|Eureka key (Secrets of the seven)|
Author: Thomson, Sarah L.
Sam (a puzzle master) and Martina (a history whiz) become involved in a dangerous quest to find seven keys left behind by Benjamin Franklin and a secret society of descendants, which, when gathered together, unlock a powerful weapon, so the middle schoolers must solve the puzzles, find the artifacts before the bad guy does, and save the nation.
|Accelerated Reader Information:|
Interest Level: MG
Reading Level: 4.80
Points: 7.0 Quiz: 181745
Full Text Reviews:
School Library Journal - 12/01/2015 Gr 4–6—This accessible series starter involves two children who win a contest and are awarded a summer trip around the United States. Puzzle whiz Sam and history expert Martina join another student, the mysterious Theo, and an evasive adult named Evangeline at the airport. Things immediately take a dangerous turn when everyone on board the small plane is drugged except Sam and Martina. They manage to land the plane, but the danger only increases from there. Ultimately, they discover that the "contest" is something much greater and more dangerous than a simple trip. Puzzle-solving is a key component of their adventures. Readers will enjoy the deductive reasoning involved and the high-stress situations the kids find themselves in as they try to stay one step ahead of the deadly bad guys. This story has the feeling of a computer game that relies on knowledge of American history to advance. VERDICT This title will appeal to history buffs, puzzle fans, and reluctant readers.—B. Allison Gray, Goleta Public Library, CA - Copyright 2015 Publishers Weekly, Library Journal and/or School Library Journal used with permission.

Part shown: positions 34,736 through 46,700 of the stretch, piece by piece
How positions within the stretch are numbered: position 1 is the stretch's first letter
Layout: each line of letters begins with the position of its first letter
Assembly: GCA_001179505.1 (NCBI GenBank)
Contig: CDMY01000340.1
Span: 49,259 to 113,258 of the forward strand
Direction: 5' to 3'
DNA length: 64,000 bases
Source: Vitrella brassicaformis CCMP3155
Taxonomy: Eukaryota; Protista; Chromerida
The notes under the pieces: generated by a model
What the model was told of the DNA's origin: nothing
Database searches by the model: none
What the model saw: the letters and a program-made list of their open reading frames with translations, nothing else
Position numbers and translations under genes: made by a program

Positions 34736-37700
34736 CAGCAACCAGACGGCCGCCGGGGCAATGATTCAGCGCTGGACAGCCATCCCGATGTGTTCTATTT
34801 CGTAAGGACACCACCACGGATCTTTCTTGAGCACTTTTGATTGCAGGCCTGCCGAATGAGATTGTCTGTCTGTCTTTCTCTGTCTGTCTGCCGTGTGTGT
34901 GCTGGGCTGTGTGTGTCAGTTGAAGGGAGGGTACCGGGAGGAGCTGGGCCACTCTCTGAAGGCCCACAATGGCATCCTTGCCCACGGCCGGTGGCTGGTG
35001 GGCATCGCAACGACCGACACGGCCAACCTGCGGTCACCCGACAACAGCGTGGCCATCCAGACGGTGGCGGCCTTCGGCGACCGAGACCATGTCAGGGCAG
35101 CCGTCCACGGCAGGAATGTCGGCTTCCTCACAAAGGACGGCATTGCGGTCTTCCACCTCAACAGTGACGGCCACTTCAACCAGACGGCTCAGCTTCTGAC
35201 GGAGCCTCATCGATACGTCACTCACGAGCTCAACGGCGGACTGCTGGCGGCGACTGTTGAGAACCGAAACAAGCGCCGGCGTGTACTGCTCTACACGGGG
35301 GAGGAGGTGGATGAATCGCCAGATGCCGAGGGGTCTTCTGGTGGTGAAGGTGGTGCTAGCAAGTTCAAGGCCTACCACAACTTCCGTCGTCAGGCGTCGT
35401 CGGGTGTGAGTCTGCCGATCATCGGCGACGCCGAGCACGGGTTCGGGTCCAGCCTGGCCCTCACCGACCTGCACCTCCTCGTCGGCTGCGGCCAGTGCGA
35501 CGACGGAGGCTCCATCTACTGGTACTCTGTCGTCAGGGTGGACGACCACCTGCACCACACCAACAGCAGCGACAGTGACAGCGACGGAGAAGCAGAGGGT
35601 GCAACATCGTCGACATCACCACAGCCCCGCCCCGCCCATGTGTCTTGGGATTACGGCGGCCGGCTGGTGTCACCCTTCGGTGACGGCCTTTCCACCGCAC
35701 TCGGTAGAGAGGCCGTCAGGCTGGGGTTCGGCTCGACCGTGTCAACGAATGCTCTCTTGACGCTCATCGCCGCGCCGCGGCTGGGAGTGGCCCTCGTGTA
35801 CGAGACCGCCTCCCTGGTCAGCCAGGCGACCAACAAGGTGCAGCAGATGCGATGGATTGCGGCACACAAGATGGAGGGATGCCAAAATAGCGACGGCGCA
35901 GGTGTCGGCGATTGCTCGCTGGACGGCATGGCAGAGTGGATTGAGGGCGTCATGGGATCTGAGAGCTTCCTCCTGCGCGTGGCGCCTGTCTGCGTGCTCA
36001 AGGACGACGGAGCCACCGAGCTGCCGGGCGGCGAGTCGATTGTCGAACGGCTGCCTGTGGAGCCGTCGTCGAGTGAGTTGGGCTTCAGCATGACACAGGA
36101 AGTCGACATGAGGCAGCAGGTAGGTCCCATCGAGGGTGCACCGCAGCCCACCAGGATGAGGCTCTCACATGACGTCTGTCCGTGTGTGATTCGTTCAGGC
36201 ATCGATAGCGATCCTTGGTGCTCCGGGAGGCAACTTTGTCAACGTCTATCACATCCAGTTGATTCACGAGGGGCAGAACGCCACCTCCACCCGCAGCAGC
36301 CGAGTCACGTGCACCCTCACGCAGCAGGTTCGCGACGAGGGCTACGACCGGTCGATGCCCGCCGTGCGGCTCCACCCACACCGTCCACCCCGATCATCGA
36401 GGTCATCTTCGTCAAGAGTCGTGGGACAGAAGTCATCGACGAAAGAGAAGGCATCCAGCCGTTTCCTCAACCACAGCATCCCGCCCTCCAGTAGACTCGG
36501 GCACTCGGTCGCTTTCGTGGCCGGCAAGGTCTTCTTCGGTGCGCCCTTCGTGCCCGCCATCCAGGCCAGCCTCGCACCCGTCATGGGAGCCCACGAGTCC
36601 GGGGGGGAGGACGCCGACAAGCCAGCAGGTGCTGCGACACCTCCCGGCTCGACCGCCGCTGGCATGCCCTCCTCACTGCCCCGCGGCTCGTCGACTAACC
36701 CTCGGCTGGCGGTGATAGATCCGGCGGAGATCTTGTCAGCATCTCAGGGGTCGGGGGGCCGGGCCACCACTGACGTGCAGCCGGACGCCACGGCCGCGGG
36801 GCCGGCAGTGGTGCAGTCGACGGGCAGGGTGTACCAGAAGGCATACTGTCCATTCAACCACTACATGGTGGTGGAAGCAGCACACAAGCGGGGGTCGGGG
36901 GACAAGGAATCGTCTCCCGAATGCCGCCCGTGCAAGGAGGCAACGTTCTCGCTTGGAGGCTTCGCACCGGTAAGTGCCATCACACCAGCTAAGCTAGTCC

Bulletin for the Center... - 04/01/2016 Martina and Sam have won a puzzle contest, and now they’re off for their prize of an adventure across the country, or so they think. Instead, they quickly become wrapped up in the dangerous pursuit of artifacts, following clues left behind by the founding fathers while also trying to avoid being murdered. Of course, as puzzle buffs, the two are well equipped to stay ahead of their pursuers, but they are still only a couple of kids against some clever, gun-toting, financially advantaged adults. Puzzle fans will enjoy grappling with the teasers embedded in the text, and those who just want to keep reading along won’t lose a bit of the plot by just glossing over the puzzles. Unfortunately, Sam and Martina rarely step out of their firmly established roles of brash rebel and bossy know-it-all, so neither is terribly memorable. In addition, there’s so much setup and such predictable plot twists that the story has little mystery or excitement. Nevertheless, history buffs will like the cool notion that descendants of important people are still battling it out (George Washington and Benedict Arnold family members pop up), and readers who are puzzle fans may enjoy being a step ahead of the story. AS - Copyright 2016 The Board of Trustees of the University of Illinois.